But what is the importance surrounding these two feasts? Can a Plenary Indulgence be obtained for yourself or deceased loved ones? How does the celebration of Halloween overshadow this important feast in the Church?
These are just some of the questions that ZENIT asked Cardinal Mauro Piacenza. As the Major Penitentiary of the Apostolic Penitentiary, he oversees the Vatican tribunal responsible for issues regarding mercy and the forgiveness of sins.
In Part II of this interview with Cardinal Piacenza, ZENIT asked about indulgences, the Solemnities of All Saints and All Souls Day, and the effects of celebrating Halloween.
ZENIT: Eminence, you have said that indulgences can be applied to oneself, or to a deceased faithful. Why not to another faithful, for whom one prays? To one’s husband, one’s wife, one's children?
Cardinal Piacenza: This isn’t possible because of the great mystery of freedom, which makes us in the image and likeness of God and that God Himself respects profoundly. Each one, while he is alive, namely, while he is in time, can change his existential choices, can decide personally to be converted, and in this sense, no one can substitute himself for the freedom of the other. Therefore, each one can gain indulgences and apply them to himself. One certainly can pray for the conversion of brothers, for the conversion of sinners but, by its nature, an indulgence is already a pious exercise, necessary for which to be fulfilled are true acts of conversion, first among which is Sacramental Reconciliation. In so far as the deceased are concerned, with their death they have left time and the gift of freedom has ceased for them. Therefore, it is always important that our freedom be oriented to the good and by no means is it prudent to remain a long time in a state of mortal sin. The souls of the deceased not being able to do anything for their purification, by virtue of the Communion of Saints, that is, of the profound unity of all the baptized in Christ, we, who are still on the way, can carry out the extraordinary work of spiritual mercy in suffrage of souls, and this for their benefit and, at the same time, also for our benefit.
ZENIT: Is this the reason why the Solemnity of All Saints and the Commemoration of All Souls are so reconciling? On the first and the second of November?
Cardinal Piacenza: Since her origins, the Church certainly prayed for the deceased faithful belonging to the early Christian communities. Whether they were martyrs or ordinary faithful who died a natural death, the community understood immediately the suffrage for the deceased as a structural dimension of their life, of their prayer and, above all, of the Eucharistic celebration. As if to signify that the profound unity with Christ and in Christ, created with Baptism, and the sharing of the Eucharist itself, lived in the Christian community, could not be severed not even with death. Moreover, thinking correctly, if death has been overcome by Christ, he who is reborn in Christ can no longer be separated by anything, not even by that death that Christ has already overcome! The Solemnity of All Saints in fact brings to light the truth of the communio sanctorum, of the union of all the baptized. As Pope Francis has reminded us many times: “time prevails over space.” Therefore, the union in time of all the baptized, of the very first Christians, up to those that tomorrow morning will receive Baptism and until the end of history, is a union that nothing will be able to affect and which determines that journeying of the Church in time, which is a real anticipation, here on earth, of the Kingdom of Heaven. We belong to the one ecclesial Body that, uninterruptedly, from Jesus Christ, through the Blessed Virgin Mary and the Apostles, comes to us and it is for this reason that the heavenly Church is much more numerous, much more interesting, much more expert and much more “influential” than the earthly Church.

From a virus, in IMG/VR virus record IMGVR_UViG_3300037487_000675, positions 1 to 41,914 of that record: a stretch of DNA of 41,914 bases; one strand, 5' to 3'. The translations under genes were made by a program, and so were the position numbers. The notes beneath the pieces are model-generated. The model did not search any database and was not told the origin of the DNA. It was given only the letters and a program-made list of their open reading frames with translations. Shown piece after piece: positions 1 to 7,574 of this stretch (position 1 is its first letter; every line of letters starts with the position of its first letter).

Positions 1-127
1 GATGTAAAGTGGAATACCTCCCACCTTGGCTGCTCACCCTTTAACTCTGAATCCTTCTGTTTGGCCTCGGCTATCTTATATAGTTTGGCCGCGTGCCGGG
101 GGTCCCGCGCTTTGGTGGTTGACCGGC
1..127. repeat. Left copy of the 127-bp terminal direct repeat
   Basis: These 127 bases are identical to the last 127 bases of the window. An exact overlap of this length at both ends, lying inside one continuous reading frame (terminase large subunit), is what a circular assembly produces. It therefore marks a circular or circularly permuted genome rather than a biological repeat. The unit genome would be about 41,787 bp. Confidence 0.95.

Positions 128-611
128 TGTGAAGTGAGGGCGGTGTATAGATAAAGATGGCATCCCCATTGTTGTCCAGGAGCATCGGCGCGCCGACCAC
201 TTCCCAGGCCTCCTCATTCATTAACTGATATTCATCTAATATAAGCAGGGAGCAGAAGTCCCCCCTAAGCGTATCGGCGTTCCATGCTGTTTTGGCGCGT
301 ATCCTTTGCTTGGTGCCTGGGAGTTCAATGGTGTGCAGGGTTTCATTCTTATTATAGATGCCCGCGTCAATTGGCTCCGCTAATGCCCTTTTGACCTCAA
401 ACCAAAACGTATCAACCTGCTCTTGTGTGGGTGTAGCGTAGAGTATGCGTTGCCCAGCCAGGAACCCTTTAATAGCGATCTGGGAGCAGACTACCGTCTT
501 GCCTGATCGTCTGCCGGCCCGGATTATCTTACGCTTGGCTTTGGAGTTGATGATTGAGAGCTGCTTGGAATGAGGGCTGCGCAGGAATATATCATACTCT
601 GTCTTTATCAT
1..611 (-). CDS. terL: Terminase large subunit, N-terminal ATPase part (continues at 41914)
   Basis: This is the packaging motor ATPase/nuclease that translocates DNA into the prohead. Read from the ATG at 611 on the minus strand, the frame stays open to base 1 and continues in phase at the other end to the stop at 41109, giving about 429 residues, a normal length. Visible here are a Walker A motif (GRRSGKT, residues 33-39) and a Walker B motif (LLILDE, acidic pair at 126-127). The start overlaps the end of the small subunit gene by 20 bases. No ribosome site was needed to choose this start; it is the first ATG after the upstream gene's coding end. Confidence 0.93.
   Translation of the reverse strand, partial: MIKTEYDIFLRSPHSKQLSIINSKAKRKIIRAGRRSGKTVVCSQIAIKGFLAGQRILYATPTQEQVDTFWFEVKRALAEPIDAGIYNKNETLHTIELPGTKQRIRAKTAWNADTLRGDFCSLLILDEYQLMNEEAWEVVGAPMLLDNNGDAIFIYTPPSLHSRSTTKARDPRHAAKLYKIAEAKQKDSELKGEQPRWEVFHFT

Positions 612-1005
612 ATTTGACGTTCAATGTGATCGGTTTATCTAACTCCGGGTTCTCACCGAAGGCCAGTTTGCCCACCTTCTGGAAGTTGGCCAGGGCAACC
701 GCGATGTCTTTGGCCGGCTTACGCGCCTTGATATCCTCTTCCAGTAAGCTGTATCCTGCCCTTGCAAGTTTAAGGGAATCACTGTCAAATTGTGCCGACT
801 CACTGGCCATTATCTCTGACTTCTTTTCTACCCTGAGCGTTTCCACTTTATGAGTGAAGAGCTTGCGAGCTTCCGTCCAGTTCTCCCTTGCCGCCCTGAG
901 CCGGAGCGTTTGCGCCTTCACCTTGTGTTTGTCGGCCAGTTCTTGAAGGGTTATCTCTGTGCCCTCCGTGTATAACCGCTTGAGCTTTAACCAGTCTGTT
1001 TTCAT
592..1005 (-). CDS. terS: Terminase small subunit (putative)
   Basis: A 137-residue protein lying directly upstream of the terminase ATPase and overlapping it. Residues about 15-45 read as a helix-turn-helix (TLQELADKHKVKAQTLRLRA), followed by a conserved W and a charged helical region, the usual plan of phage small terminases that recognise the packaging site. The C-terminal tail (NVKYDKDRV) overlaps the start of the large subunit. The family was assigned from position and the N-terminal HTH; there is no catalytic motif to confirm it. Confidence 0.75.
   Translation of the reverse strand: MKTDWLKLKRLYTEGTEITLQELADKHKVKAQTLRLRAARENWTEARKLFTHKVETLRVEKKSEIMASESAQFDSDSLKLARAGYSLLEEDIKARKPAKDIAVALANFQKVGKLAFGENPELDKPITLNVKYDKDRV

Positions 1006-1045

ZENIT: For about a decade in Europe, on the night before the Solemnity of All Saints, Halloween has become a “fashionable” holiday. To what is this phenomenon due? What are your thoughts on it?
Cardinal Piacenza: As you well said, it is about a “fashion”, which certainly also has serious implications, and not only of a consumerist order. It seems to me that I can deduce that the vast majority of youth, who organize masked celebrations on that occasion, are unwitting victims be it of the fashion or of those who at all costs must sell their commercial products, manipulating spiritual realities. I find the phenomenon so irrational that it becomes the real figure of contemporary society: one who does not believe in truth ends up by believing in anything, including pumpkins! It does not escape my attention, moreover, that in such cases this type of manifestations have a spiritualistic origin and even satanic and, therefore, by feeding them and not correcting them, youth can unwittingly become stokers of the “smoke of Satan,” which already intoxicates the world too much. We must all be very careful not to breathe the toxic fumes; sometimes that happens inadvertently. We must remember that a pumpkin, even if blessed, is always a pumpkin. And those of Halloween are not even blessed!
[Translation by ZENIT]
(Part I was published on October 30th, 2014)